What Does Habitat Look Like on a Ranch?

I’ve had several recent conversations with people who were surprised to learn that rangelands (native grasslands grazed by livestock) are prairies. I guess they just assumed that only grasslands that sit idle count as natural areas. In reality, of course, the vast majority of North American prairies are grazed by livestock. It’s the biggest reason those prairies still exist – they produce enough income to justify their existence.

Konza Prairie, in the Flint Hills of Kansas, where livestock grazing is helping to create patchy wildlife habitat while sustaining plant diversity. In this photo, ungrazed leadplant and purple prairie clover are surrounded by short-cropped grasses.

While some are overgrazed, most rangelands support a strong diversity of plants and wildlife. As a group, ranchers tend to be conservative in their grazing of prairies – after all, their livelihood depend upon healthy grasslands. Most ranchers also have families they hope to pass the ranch on to. Above all, the ranchers I know take their responsibilities as stewards of the land very seriously. To most, it is a kind of calling.

In my experience, however, while ranchers care deeply about providing habitat on their ranches, many have an incomplete knowledge of what that really means. That’s hardly surprising, since the advice they get on the subject is often varied, conflicting, and continually evolving. (“Plant trees! Wait, no…Kill Trees!”)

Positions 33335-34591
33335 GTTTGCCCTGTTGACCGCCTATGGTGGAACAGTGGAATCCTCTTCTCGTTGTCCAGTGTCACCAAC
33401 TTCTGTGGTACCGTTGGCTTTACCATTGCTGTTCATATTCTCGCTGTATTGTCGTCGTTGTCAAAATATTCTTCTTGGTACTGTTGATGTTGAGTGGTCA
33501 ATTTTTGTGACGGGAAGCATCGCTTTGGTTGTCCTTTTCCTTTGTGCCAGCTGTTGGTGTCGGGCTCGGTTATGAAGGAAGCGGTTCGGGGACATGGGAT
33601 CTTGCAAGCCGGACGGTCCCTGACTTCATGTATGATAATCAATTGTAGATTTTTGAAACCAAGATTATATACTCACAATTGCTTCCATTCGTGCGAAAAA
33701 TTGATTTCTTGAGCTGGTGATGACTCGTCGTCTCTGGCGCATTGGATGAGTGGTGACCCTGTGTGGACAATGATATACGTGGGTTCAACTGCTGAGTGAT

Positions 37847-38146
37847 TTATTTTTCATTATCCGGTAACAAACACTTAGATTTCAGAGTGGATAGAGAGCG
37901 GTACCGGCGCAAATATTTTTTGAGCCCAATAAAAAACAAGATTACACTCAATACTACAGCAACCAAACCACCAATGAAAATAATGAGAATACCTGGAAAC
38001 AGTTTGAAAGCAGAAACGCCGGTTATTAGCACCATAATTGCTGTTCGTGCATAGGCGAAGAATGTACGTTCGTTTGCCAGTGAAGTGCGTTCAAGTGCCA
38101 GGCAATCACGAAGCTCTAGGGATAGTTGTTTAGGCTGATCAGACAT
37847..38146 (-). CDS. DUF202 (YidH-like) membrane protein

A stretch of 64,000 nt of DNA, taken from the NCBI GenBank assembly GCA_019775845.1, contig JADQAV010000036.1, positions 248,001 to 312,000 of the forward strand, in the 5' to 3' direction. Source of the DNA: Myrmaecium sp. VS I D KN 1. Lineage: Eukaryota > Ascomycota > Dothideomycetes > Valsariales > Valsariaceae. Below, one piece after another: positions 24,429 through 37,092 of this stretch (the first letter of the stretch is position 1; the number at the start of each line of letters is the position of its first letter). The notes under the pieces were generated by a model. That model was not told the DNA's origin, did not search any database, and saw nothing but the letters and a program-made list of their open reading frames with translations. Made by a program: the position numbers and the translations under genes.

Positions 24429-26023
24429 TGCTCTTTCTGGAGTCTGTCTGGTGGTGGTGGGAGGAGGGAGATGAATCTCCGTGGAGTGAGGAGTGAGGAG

Briefly, just to clear up the plant/kill tree topic… In almost all cases, wildlife that lives on ranches is not being limited by a lack of trees. Patches of shrubs can be helpful in places, but don’t usually need to be planted – just allowed to exist. Most wildlife on ranches depend most upon large expanses of open grassland. Trees in prairies tend to cause more problems than they solve (increased predation rates, avoidance by ground nesting birds, and a place where invasive plants get a foothold, etc.) But I digress…

On the subject of wildlife habitat, the most common perspective I hear from ranchers goes something like this: “I moved the cows out of that pasture a little early to leave some habitat out there.” Leaving extra grass out there certainly does create good habitat for some wildlife species, but sustaining a diverse community of animals means providing a wide variety of habitat types. Maintaining plant diversity, which builds resilience and productivity, also requires thoughtful management treatments.

Northern bobwhite, along with ring-necked pheasants and various grouse species, are examples of wildlife that need multiple habitat types, including short vegetation, tall vegetation, and a mixture of short grass and tall forbs (broadleaf plants). Many ranches tend to provide a limited range of those habitat patch types.

There is no particular grazing strategy or approach that best balances habitat and livestock productivity on all ranches. Every ranch has its own unique mixture of soils, topography, rainfall, infrastructure, labor availability, and other factors. Ranchers tend to do a great job of shaping a ranch management plan that meets their individual situation. Because of that, what I think ecologists like me can do to be useful is to simply help build ranchers’ understanding of what habitat can look like. Then those ranchers can figure out ways to tweak what they’re doing to improve habitat – in ways that fit their unique situation.